The SFO program ended with a sturdy and comfortable but not terribly inspired account of Schumann’s Symphony No. 3, “Rhenish.” The players seemed to know the stately score so well that when Tilson Thomas let off the occasional exaggerated flourish or shook his fists to communicate heroic strength the gestures felt showy and unnecessary. Some unscripted tension and drama did get summoned up during the finale, but the Schumann isn’t really a piece that requires much spontaneity or originality to be successful. This was an orchestra and music director going about business in a professional and tidy manner.

The following night it was back to the Civic Center area where the San Francisco Opera performed Britten’s “Billy Budd” in the War Memorial Opera House. Melville’s tragic tale about the plight of a British sailor takes place entirely aboard a ship. Britten’s brilliant score floats military rigor and masculine intensity on an unsteady seascape. Conductor Lawrence Renes led a performance of stunning clarity and exactness with an impressive all-male cast of 24 named characters plus sundry sailors, officers and midshipmen. The theater’s vast open pit meant the detailed orchestral writing, especially for the woodwinds, rang out with brilliant clarity. I’ve never heard a harp so clear and loud.

Tenor William Burden as the upright Captain Vere wore a dignified but slightly torn expression that brought to mind Hugh Bonneville as the Earl of Grantham in “Downton Abbey.” The opera’s prologue and epilogue feature Vere looking back from old age. Burden sang these passage with a pained tone, while during the course of the two acts the character of his voice blended authority with compassion. More than once when Vere had to choose between following his duty or listening to his heart, Burden had an affecting crackle in his voice. Playing Claggart, the treacherous master of arms, bass baritone Christian Van Horn sang with a tidal wave force that could knock the ship from its course. His sustained intensity in the lowest range was incredible, but also in his arsenal was subtlety. During a crucial upstage moment during the second act, Claggart speaks to the captain of mutiny. Van Horn sang the short lines with slides between pitches for a discomforting effect.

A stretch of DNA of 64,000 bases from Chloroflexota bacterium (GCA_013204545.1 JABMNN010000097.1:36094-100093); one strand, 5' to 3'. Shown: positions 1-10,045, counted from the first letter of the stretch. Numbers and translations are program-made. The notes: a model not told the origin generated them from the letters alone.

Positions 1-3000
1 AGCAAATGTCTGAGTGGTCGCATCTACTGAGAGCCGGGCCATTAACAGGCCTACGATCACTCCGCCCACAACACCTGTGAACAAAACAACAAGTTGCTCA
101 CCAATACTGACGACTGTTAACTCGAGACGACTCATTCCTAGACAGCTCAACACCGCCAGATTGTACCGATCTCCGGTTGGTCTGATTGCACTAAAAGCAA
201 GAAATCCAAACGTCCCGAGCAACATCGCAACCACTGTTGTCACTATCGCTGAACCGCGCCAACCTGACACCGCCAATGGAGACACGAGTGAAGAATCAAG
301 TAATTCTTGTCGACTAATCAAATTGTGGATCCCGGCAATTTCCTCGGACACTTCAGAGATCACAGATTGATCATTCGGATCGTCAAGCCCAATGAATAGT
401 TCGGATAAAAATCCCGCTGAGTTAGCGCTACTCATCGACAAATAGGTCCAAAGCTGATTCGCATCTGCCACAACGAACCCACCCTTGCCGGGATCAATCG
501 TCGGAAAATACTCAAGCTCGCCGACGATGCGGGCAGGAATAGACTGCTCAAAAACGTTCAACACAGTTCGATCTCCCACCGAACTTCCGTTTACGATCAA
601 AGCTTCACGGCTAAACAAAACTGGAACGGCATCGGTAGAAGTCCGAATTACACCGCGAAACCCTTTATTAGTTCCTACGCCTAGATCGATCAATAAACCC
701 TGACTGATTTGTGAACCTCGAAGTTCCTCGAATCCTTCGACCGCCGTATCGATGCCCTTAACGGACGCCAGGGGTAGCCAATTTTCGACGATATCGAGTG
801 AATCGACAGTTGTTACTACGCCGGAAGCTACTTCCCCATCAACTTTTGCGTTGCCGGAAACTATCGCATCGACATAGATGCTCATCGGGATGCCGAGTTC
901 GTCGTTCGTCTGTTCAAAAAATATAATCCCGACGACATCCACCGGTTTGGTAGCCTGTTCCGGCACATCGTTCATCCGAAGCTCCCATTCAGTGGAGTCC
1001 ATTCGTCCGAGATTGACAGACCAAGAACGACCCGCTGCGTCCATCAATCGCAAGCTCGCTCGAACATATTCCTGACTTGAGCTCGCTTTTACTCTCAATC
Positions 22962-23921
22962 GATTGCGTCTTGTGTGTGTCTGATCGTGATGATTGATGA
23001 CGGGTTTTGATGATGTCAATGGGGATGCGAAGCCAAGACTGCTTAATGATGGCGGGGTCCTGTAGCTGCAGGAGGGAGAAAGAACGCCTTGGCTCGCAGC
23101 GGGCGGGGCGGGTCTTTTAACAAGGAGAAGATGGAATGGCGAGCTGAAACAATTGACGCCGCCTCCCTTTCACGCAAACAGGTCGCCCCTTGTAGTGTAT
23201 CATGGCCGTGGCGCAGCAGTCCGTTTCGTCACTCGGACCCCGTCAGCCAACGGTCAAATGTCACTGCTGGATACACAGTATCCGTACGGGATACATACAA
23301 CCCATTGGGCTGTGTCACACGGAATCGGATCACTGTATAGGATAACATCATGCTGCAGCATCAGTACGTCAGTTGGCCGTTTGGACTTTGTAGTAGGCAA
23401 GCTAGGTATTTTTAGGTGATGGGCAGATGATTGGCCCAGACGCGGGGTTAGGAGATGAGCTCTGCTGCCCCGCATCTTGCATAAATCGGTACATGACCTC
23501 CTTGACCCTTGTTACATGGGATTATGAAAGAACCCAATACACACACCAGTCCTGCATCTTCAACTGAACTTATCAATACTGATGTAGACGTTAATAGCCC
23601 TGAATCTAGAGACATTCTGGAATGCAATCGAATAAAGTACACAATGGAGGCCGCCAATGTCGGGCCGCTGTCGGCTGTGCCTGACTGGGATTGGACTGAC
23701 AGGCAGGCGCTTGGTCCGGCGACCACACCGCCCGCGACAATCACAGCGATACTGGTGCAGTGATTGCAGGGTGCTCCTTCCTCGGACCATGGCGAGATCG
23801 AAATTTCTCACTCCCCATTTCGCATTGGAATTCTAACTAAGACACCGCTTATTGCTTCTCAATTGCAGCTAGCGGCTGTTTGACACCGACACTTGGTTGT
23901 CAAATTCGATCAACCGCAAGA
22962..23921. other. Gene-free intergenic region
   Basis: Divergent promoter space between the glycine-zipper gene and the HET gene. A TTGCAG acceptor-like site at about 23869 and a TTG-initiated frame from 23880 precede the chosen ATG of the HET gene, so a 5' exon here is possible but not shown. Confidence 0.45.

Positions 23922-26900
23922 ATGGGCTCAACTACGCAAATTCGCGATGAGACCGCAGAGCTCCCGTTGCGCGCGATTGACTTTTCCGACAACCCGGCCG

Finally, there’s Billy, sung by baritone John Chest. A central and pivotal character, he unwittingly causes disorder, surrenders to his fate and dies in an oddly Christ-like sacrifice. Even for all that, it’s not a huge role and Britten gives him few vocal flourishes. Apparently modesty and nobility don’t translate into flashy operatic moments. Or maybe that’s just my reading based on Chest’s performance, which I found adequate but hardly stirring.

The production originated at the Glyndebourne Festival in 2010 and was directed by Michael Grandage. With designer Christopher Oram placing the action entirely below deck, the shadowy and claustrophobic stage picture resembled the inner skeleton of a whale. Melville would probably like that.

Joseph Dalton is a freelance writer based in Troy.